This website is now part of Public Health Scotland. Publications released after 16 March 2020 are now published on the Public Health Scotland website.
Improving health
Previously NHS Health Scotland

Smoking kills around one in five people in Scotland. It remains the most significant cause of preventable cancer. It contributes to much of Scotland’s cardio-vascular and pulmonary health problems, with people in poorer areas experiencing the greatest harm. That is why we welcome the wide range of actions set out in Scotland’s Tobacco Control Action Plan, published today, to help reach the 2034 smoke-free ambition and reduce health inequalities in Scotland.

NHS Health Scotland will be leading on a range of work across all four themes in the strategy. Our work will include; an update to the ‘green curtain’ campaign, contributing to the implementation of smoke free prisons, and, help to improve awareness of and access to the Quit Your Way Scotland helpline services.

On average, 21% of people in Scotland smoke, but in our poorest areas, it is much higher. Thirty five percent of people living in our poorest areas smoke (compared to 11% in richer areas) and they find it harder to give up once they’ve started.

Garth Reid, Interim Joint Head of Evidence for Action, NHS Health Scotland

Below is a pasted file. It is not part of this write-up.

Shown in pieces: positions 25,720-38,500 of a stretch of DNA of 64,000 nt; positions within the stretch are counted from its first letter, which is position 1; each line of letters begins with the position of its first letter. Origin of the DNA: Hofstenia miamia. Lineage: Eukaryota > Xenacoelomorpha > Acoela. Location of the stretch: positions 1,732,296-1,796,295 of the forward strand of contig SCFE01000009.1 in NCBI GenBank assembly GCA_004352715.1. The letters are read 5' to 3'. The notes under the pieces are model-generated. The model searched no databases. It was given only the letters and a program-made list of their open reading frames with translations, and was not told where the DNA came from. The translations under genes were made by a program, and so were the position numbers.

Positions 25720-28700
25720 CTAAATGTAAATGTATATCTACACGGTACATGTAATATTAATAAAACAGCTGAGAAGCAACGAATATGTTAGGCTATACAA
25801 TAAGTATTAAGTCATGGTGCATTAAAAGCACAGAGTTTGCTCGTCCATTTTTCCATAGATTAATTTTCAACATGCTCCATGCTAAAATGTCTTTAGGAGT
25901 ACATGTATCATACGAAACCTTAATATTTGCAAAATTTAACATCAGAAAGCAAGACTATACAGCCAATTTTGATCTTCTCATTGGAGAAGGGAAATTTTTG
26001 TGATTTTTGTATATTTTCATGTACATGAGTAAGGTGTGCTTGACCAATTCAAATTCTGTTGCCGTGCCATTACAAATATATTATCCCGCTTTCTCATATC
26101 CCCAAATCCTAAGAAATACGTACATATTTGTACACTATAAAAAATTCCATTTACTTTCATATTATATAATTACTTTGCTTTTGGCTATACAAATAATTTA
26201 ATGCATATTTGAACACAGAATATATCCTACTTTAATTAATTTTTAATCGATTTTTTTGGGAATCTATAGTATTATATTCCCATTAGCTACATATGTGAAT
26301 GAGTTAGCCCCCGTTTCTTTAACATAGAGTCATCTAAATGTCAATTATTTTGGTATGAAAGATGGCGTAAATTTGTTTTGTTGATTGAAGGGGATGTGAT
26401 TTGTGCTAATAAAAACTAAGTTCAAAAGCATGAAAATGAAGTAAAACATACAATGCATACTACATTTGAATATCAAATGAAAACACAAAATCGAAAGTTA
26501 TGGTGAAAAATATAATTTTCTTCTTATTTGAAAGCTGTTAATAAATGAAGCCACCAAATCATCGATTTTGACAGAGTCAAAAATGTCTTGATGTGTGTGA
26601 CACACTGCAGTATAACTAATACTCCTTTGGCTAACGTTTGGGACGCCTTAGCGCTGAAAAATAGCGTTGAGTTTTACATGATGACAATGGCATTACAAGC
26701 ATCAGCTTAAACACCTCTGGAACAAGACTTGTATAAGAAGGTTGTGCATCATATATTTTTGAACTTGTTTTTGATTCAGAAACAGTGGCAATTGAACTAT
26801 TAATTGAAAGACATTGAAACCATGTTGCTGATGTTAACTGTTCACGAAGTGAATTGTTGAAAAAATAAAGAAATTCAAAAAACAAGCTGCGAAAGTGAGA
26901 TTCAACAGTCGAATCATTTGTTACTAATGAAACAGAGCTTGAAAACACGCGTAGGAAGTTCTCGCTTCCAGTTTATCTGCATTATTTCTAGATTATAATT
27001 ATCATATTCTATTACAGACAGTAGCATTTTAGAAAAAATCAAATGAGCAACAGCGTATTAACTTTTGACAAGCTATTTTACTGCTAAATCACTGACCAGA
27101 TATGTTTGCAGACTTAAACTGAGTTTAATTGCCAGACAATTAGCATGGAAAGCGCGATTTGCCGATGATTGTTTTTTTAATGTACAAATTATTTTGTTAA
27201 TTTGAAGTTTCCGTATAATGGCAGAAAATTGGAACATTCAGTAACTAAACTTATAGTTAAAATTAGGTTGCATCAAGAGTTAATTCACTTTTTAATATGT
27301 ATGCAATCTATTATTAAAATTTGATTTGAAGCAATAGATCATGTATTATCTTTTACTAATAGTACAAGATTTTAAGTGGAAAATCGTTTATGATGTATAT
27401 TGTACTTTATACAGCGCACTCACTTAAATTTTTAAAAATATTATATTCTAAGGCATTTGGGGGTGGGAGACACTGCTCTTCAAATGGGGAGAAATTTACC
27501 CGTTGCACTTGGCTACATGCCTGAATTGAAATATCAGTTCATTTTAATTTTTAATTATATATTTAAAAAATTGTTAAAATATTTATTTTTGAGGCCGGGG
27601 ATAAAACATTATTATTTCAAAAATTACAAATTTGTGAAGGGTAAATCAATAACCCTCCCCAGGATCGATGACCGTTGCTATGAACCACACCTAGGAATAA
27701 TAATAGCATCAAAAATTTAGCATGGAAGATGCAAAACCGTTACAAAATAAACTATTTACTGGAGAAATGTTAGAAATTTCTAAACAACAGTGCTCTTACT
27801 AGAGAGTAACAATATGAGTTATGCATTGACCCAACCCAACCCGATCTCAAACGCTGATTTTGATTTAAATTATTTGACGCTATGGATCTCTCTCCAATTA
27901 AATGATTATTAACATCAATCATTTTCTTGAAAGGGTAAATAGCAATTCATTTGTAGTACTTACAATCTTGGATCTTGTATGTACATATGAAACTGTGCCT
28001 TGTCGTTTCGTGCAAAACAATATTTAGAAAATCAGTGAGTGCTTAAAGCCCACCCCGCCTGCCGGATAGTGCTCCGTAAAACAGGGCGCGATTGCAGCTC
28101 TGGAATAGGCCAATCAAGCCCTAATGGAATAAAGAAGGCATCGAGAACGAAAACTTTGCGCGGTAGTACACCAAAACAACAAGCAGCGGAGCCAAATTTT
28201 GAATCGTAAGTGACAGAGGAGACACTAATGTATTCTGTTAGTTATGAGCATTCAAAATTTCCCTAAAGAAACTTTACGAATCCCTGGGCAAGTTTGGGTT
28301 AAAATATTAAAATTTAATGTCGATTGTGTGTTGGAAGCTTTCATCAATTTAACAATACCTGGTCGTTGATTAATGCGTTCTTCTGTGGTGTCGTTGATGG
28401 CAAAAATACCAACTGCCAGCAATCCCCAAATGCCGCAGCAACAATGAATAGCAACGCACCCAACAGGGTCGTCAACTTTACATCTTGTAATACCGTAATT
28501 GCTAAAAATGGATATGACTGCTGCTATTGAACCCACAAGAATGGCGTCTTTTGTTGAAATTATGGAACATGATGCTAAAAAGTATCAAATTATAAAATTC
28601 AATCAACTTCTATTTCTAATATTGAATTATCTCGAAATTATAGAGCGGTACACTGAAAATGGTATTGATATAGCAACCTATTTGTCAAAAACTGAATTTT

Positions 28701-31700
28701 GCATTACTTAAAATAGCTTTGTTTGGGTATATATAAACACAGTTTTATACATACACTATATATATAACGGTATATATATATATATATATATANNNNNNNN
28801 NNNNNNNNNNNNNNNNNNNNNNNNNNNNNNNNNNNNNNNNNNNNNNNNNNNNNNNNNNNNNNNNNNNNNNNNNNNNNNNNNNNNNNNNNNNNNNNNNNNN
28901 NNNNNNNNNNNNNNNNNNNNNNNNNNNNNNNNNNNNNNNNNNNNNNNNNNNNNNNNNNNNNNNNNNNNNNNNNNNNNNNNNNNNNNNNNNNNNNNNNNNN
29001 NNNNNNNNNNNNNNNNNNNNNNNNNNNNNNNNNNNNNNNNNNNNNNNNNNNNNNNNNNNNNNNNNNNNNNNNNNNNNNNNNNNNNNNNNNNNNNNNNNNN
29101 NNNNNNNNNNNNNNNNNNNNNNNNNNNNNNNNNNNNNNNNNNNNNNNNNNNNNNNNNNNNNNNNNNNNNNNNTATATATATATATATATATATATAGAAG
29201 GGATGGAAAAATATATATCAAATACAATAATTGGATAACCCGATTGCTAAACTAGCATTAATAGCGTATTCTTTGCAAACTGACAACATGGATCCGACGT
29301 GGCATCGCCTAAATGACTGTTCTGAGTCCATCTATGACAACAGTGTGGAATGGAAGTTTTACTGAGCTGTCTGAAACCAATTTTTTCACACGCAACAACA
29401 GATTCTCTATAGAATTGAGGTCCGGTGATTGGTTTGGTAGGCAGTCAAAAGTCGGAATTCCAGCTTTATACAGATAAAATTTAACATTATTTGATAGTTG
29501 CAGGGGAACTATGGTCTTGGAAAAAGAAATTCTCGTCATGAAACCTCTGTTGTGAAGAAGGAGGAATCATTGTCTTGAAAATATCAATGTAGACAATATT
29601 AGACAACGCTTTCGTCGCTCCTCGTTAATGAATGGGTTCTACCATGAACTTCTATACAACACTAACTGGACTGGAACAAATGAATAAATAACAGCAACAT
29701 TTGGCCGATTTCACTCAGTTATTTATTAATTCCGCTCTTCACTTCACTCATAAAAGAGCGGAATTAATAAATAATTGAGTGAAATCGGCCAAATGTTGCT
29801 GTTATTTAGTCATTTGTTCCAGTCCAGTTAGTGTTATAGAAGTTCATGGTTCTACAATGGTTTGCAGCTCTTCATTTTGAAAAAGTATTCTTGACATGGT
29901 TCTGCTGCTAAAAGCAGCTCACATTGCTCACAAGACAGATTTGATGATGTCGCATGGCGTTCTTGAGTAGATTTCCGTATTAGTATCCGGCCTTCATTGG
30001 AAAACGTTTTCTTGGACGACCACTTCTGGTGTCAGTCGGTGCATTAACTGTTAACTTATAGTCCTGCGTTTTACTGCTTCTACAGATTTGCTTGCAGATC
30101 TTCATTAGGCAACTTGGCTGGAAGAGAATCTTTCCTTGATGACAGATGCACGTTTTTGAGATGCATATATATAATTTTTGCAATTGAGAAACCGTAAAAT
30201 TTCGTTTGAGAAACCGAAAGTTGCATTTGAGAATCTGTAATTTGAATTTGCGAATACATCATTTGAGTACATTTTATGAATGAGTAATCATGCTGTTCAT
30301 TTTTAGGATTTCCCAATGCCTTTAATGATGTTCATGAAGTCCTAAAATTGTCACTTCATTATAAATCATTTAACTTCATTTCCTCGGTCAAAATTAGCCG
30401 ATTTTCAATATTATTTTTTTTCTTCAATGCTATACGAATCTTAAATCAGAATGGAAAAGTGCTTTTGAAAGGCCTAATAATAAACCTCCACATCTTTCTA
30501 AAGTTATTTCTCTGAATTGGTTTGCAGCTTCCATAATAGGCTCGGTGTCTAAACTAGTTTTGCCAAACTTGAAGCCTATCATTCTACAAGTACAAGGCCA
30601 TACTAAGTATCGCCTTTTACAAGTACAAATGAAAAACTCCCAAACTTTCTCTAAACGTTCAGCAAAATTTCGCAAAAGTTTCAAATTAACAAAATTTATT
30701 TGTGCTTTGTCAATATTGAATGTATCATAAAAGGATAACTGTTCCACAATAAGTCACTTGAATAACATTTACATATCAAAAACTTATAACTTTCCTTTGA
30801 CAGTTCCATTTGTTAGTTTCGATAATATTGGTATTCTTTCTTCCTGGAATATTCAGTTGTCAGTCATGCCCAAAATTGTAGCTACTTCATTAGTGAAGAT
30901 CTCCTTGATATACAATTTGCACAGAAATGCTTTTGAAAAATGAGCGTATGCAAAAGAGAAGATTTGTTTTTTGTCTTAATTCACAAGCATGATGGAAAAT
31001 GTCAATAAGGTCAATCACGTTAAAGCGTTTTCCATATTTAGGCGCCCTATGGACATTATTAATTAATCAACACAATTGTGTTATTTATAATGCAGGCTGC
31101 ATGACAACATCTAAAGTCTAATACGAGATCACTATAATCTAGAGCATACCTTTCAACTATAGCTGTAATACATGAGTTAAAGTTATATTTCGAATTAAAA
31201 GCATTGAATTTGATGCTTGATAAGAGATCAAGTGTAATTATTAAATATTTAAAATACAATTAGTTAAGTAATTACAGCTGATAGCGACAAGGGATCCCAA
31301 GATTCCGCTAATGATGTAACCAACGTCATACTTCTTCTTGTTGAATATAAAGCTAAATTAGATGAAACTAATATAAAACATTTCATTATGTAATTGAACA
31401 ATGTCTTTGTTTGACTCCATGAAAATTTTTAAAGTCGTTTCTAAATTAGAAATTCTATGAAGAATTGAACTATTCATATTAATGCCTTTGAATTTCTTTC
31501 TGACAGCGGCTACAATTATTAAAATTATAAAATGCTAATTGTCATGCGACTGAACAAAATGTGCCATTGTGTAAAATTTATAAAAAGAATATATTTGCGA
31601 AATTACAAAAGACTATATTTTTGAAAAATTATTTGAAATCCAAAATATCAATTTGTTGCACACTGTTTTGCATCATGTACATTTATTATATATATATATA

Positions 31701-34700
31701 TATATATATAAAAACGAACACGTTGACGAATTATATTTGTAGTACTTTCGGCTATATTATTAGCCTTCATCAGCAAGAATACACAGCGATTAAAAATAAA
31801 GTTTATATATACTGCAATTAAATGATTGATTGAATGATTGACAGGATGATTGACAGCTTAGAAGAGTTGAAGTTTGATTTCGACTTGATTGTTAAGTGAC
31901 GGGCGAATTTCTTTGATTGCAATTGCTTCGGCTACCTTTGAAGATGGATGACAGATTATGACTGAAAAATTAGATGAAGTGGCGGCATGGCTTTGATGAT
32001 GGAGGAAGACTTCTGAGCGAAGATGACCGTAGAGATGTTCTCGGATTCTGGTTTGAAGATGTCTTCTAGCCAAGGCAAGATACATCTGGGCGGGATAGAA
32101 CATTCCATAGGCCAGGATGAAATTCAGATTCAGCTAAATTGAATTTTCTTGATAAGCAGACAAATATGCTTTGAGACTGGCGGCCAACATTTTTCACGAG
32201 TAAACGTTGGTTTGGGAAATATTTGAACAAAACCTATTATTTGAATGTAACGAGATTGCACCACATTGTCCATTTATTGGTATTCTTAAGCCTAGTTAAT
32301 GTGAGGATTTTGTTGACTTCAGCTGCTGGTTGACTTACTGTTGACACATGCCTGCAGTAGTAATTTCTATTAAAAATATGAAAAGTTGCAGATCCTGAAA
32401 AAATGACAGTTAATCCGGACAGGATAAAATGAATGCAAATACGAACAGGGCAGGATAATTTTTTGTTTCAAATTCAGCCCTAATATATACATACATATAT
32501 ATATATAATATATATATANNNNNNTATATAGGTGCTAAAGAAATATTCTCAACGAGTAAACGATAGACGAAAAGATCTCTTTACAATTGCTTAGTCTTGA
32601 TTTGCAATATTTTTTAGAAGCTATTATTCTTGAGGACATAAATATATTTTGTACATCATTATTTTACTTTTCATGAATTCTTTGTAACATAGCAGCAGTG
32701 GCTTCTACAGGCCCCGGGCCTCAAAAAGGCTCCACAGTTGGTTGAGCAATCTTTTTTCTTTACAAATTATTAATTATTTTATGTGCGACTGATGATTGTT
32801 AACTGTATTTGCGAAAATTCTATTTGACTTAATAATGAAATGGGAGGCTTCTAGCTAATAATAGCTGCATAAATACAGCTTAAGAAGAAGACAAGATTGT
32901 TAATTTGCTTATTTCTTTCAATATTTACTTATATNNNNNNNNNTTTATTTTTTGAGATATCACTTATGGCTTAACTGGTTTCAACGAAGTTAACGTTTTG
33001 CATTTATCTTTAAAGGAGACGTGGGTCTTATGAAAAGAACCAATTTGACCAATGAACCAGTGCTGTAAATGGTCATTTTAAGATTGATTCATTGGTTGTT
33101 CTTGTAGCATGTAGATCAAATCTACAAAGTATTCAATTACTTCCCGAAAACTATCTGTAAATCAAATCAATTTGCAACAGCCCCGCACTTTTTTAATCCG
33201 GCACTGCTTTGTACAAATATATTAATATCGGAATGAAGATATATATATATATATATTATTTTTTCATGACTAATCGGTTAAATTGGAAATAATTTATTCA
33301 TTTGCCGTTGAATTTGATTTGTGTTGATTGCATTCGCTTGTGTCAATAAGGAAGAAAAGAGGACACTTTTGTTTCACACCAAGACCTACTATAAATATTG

“Recent research has found that outlets selling tobacco are clustered in poorer areas. Being healthy is about more than making healthy choices. We must also address the environment we live in. Our recent work has shown the potential that interventions on price and availability could have on this. We are pleased to see a commitment to gather more evidence on this, in the new plan.

“Too many people are dying as a result of harm caused by tobacco. The challenge now is to ensure widespread understanding that we need bold action in order to reduce the harm caused through smoking. We look forward to working with the Scottish Government and others to identify and put into action the best evidence of what works to address this serious and persistent health issue.”

Go to our rapid evidence review on tobacco availability

Go to our rapid evidence review on tobacco pricing.